• Ethical and Legal Aspects of Disaster Response
  • A Seat at the Table: Working with Local Responders
  • Health and Disasters: Understanding the International Context
  • Packing Your Digital Go-Bag: Essential Disaster Health Information on Your Mobile Device
  • Health Information Resources  for CBRNE (Chemical, Biological, Radiological, Nuclear and Explosives): New!

Modules are intended for librarians, informationists and library staff as well as workers from other professions (medical, nursing, first response, environmental health, emergency planning, etc.) who may play a role in disaster preparedness, response and recovery

Disaster Information Specialization - Basic Level The National Library of Medicine Disaster Information Specialization Basic Training plan provides an overview of the main concepts of disaster preparedness and management. Each of the five module can be completed online within three hours. The Medical Library Association offers a Disaster Information Specialization document of completion that recognizes the achievement of anyone who completes required courses.

Modules include: 
  • Disaster Health Information: The Basics
  • US Response to Disasters and Public Health Emergencies
  • Information Roles in Disaster Management
  • IS-700.a National Incident Management Systems (NIMS): An Introduction
  • IS-100.b Introduction to Incident Command Systems, ICS-100 
Modules are intended for librarians, informationists and library staff as well as workers from other professions (medical, nursing, first response, environmental health, emergency planning, etc.) who may play a role in disaster preparedness, response and recovery. 
E is for Epidemiology

These eleven introductory, online trainings provide the main concepts of epidemiology. Each module can be completed within 15 minutes to 40 minutes. 

Modules include:

  • Module 1: Epidemiology: A Basic Public Health Science
  • Module 2: The Practice of Epidemiology: An Overview  
  • Module 3: Epidemiology Tools and Methods
  • Module 4: Epidemiology Partners and Resources
  • Module 5: Descriptive Epidemiology
  • Module 6: Study Designs for Analytic Epidemiology
  • Module 7: Data Analysis Basics for Analytic Epidemiology
  • Module 8: Introduction to Surveillance
  • Module 9: Federal Public Health Surveillance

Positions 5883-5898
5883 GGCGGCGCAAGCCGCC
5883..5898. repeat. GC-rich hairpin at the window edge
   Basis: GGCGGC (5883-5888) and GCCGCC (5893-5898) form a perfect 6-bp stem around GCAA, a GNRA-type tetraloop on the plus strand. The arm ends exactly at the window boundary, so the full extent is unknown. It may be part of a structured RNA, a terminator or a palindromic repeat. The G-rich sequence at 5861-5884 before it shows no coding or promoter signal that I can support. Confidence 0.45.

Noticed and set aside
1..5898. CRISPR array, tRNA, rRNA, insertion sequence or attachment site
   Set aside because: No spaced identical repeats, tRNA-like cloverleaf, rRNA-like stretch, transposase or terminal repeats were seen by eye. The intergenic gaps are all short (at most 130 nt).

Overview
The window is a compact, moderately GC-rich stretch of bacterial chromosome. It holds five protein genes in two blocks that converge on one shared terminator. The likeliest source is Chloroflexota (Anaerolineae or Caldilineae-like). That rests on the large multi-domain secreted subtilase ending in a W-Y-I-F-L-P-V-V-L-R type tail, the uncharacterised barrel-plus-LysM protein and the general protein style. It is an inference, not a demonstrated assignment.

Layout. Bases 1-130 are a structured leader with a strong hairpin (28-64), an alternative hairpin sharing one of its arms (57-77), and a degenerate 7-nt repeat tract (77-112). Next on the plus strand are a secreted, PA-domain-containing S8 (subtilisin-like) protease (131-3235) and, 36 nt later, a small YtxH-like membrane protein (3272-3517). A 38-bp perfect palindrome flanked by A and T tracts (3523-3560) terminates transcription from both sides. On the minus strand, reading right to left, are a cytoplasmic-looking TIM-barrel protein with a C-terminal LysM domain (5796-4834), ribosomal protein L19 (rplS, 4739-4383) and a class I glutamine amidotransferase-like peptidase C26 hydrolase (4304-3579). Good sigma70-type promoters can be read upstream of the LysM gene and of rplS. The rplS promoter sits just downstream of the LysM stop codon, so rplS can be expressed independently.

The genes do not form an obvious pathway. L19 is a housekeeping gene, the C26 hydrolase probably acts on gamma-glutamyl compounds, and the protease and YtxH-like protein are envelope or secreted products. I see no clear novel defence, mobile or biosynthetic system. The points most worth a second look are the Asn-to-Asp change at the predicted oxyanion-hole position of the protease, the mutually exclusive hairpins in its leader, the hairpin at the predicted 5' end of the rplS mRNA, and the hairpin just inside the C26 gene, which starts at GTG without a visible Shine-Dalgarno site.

• Module 10: Epidemiology Applications: Disaster and Environmental Epidemiology
  • Module 11: Epidemiology Applications: Forensic Epidemiology & Maternal and Child Health Epidemiology

Modules were developed to introduce non-epidemiologists to the basic concepts of epidemiology.

This training was developed with the support of the UNC Preparedness and Emergency Response Learning Center (UNC PERLC), a funded project of the Centers for Disease Control and Prevention (CDC Cooperative Agreement 1U90TP000415).

Environmental Public Health Online Courses (EPHOC) Environmental Public Health Online Courses (EPHOC) is a comprehensive package of online trainings for environmental public health practitioners. The 15 trainings are taught by experts in their field and includes information on various roles and responsibilities of environmental public health staff.

Modules include:
  • 01- General Environmental Health
  • 02- Statutes and Regulations
  • 03- Food Protection
  • 04- Potable Water
  • 05- Wastewater
  • 06- Solid and Hazardous Waste
  • 07- Hazardous Materials
  • 08- Zoonoses, Vectors, Pests, and Weeds
  • 09- Radiation Protection
  • 10- Occupational Safety and Health
  • 11- Air Quality and Environmental Noise
  • 12- Housing Sanitation and Safety
  • 13- Institutions and Licensed Establishments
  • 14- Swimming Pools and Recreational Facilities
  • 15- Disaster Sanitation
Target audiences are: New-hire environmental public health professionals; Individuals preparing for a state or national credential exam; Environmental health and other students; and Environmental public health professionals wanting to improve their technical knowledge. This bundle of trainings are designed to be used as a study guide for the NEHA exam.
Foundations of Public Health Preparedness

To register for the Training Plan you must first log in or create an account. Once you are logged in, navigate back to the Training Plan details page to register for the Training Plan or view the individual course details.